#WF116 – Bashed In The USA

James Dixon: We get a respite from Sean Mooney and Alfred Hayes, as Mr. Perfect presents the tape. Any optimism is quickly destroyed as Perfect talks about his love of stamp collecting, and says he will be on a quest to find the perfect stamp. What the fuck is going on?

 

Razor Ramon vs. The Big Bossman
We start off in Green Bay, Wisconsin, and this comes from December 1992. Bill Alfonso is the referee for the match. This was towards the end of Bossman’s first WWF run, and in three months time he was gone. WCW then made a real mess of him, and he worked under a few different gimmicks, none of them particularly over, before coming back to the WWF during the Attitude era. This could be ok, because both guys are good when motivated, but they stall a lot early on, and many minutes pass before there is any contact. Come on guys, do something. ANYTHING. Remember what I said about them being motivated? Scratch that, because they aren’t. Finally, a headlock! Rejoice. Bossman makes it unpleasant by grabbing Razor’s tights and exposing his ass cheek. Are they just ribbing here or what? They go to a test of strength, which Razor gets the better of, giving Bossman a few kicks as he tries to fight out. They have gone from doing nothing to doing… nothing while holding hands. This is a disaster. If they can’t be bothered to work a proper match, then I can’t be bothered to review it. Razor wins with his feet on the ropes, and they did about a minute at best of wrestling or movement in the duration of this 8-minute match. Atrocious. What an embarrassment.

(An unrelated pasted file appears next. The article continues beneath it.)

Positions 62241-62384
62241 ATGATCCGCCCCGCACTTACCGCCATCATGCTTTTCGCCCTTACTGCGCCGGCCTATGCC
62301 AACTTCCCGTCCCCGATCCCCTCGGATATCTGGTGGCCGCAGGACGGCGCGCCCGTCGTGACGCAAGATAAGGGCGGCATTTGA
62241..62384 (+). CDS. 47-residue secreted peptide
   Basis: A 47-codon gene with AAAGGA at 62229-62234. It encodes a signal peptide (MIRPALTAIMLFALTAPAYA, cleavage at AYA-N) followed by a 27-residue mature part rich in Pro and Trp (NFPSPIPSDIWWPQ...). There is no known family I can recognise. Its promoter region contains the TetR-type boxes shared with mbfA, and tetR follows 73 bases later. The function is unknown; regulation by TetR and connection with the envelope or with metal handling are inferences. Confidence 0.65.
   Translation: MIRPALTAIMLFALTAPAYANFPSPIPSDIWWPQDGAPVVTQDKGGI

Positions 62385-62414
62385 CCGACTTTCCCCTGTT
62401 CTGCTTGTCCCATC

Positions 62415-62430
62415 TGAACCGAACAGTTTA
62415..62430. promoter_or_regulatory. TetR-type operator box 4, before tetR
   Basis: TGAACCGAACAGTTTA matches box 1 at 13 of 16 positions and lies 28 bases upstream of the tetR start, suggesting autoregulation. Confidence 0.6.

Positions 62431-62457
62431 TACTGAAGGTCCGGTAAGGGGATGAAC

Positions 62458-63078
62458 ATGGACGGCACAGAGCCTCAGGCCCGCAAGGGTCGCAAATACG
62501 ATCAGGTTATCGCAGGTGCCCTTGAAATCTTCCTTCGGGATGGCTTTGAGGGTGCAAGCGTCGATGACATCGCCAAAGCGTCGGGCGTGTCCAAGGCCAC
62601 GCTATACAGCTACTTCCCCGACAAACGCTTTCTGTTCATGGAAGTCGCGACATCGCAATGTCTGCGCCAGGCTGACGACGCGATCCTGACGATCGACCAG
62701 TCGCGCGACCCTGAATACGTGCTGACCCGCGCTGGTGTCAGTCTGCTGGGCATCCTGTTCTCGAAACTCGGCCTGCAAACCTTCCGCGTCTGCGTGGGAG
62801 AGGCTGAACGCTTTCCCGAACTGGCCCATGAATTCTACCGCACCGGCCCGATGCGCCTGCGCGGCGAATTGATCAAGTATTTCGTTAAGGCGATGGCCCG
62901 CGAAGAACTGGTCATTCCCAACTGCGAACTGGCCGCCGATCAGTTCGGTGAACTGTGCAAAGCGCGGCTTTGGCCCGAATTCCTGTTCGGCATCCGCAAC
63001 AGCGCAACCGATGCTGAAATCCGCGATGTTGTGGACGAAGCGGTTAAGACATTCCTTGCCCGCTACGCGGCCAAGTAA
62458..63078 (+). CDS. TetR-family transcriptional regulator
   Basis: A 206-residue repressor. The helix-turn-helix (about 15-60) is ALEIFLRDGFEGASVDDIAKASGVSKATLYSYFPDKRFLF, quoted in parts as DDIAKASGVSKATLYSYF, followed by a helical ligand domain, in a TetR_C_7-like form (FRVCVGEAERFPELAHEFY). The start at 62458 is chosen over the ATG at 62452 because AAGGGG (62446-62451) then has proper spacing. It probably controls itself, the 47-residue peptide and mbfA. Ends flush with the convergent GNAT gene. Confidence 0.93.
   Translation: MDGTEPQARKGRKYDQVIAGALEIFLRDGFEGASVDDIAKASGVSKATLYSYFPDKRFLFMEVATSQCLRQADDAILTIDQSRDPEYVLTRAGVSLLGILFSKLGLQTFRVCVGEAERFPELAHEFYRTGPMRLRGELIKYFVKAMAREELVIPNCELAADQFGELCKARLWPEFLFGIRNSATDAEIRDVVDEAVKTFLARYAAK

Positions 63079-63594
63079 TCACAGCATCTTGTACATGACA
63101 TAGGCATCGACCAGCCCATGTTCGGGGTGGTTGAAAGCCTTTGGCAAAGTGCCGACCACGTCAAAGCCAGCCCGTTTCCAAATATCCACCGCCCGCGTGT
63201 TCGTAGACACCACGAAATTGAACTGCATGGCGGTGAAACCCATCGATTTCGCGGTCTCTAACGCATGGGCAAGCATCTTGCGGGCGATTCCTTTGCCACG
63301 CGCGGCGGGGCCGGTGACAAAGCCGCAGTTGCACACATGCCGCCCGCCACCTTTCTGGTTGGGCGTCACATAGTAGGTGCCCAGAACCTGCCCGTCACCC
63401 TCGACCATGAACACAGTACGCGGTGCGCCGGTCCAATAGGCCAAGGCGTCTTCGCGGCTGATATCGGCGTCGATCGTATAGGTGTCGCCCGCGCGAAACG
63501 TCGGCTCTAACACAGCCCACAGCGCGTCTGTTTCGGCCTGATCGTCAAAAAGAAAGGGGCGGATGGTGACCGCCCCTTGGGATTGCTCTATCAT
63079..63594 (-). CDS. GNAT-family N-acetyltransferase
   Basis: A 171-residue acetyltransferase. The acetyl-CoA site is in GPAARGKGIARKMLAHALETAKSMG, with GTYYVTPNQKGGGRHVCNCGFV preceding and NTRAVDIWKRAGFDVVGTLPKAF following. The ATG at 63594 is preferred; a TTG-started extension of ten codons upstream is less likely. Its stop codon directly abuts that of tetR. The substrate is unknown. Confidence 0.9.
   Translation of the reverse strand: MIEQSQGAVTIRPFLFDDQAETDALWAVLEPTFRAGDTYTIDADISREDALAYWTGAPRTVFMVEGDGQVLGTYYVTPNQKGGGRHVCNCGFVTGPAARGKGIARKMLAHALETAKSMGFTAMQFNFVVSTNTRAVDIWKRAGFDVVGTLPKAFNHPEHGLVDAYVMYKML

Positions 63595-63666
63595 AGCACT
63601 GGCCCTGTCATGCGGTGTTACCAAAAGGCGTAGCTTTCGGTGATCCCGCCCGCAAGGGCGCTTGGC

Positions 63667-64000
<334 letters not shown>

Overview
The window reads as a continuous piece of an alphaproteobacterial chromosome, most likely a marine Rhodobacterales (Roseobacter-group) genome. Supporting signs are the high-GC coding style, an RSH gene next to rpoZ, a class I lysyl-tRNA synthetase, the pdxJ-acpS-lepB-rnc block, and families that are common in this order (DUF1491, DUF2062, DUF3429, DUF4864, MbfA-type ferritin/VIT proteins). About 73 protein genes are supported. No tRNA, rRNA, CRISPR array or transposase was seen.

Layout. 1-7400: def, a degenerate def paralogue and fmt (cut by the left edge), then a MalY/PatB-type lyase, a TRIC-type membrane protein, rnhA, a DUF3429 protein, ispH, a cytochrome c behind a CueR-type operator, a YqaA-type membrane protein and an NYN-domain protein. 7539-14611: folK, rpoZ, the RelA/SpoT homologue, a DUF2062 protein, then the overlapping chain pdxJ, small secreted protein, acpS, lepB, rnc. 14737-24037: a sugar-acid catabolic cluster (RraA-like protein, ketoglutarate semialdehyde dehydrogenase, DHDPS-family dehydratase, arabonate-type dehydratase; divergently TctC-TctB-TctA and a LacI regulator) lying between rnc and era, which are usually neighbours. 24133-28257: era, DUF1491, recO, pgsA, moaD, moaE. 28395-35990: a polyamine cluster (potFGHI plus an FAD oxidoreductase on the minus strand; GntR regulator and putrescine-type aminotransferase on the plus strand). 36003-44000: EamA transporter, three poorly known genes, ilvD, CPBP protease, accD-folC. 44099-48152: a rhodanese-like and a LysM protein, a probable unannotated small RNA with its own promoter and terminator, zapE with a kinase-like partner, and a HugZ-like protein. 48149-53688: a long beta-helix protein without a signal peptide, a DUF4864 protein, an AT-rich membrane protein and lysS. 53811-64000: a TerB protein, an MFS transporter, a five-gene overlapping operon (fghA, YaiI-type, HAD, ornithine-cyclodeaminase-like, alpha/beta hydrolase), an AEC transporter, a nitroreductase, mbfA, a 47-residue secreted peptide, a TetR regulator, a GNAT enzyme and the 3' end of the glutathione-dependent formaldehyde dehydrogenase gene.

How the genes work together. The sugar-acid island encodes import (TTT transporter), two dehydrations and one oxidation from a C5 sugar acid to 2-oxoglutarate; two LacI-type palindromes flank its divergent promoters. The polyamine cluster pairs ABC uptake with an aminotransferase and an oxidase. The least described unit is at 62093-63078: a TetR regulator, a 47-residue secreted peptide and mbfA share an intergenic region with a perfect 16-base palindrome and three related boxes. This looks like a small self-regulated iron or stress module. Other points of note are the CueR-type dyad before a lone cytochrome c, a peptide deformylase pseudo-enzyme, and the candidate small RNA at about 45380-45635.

Final Rating: -**

 

Rick Martel & Money Inc. vs. Tatanka & High Energy
This is from June 1992 in Cornwall, Ontario. Many Coliseum Video matches have been taken from this card, as were a couple on Rampage ‘92 as well. For this to have any chance of being decent, it needs to be all Owen and DiBiase. The rest are not abysmal, just pretty boring. I am hoping that with six guys in there, this will be fast paced and full of fire and energy. High energy, if you will. DiBiase and Owen start things off, and a few armdrags takes Hart down. I have three issues. 1. Hayes and Gorilla just talk nonsense over the opening exchanges, getting in some digs at a Coliseum representative who is in the crowd. Actually, he probably deserves it, so that one can slide. 2. Hayes called Owen Hart formidable. Owen Hart is a lot of things, but formidable is not one of them. 3. They claim Bret Hart is the reigning WWF champion, but this match is from June 1992 when Savage was the champ, so that makes it obvious that the commentary has been plastered on. None of these things are particularly important, but they sure are annoying. A brawl between all six guys is won by the babyface team, and when the dust settles we go to Martel against Tatanka. These two feuded extensively throughout 1992, having matches at WrestleMania VIII and Survivor Series ’92 on PPV and loads of TV matches as well, all of which were drab. Alfred Hayes sounds like C-3PO when he takes a moment to compliment IRS’s braces. Aye, and the rest… Tatanka takes the heat for an extended period, as they work this like standard tag team formula, and nothing ruins a six man quite like working standard tag formula. The slow offence is inexcusable with so many guys involved. Hart gets the hot tag from Tatanka, and hits a backdrop. Things break down into another brawl, and back in the ring IRS covers Koko for the win. Koko barely even got into the ring other than to be the fall guy. Poor match again. What a bad tape so far.
Final Rating: ¼*

 

Perfect still can’t find the stamp he wants, and complains about the service in the store he is in. He implies that the female attendant was in the back playing with herself. A profile on Shawn Michaels follows. Michaels is this tape’s defibrillator.

 

WWF Intercontinental Championship
Shawn Michaels (c) vs. Kamala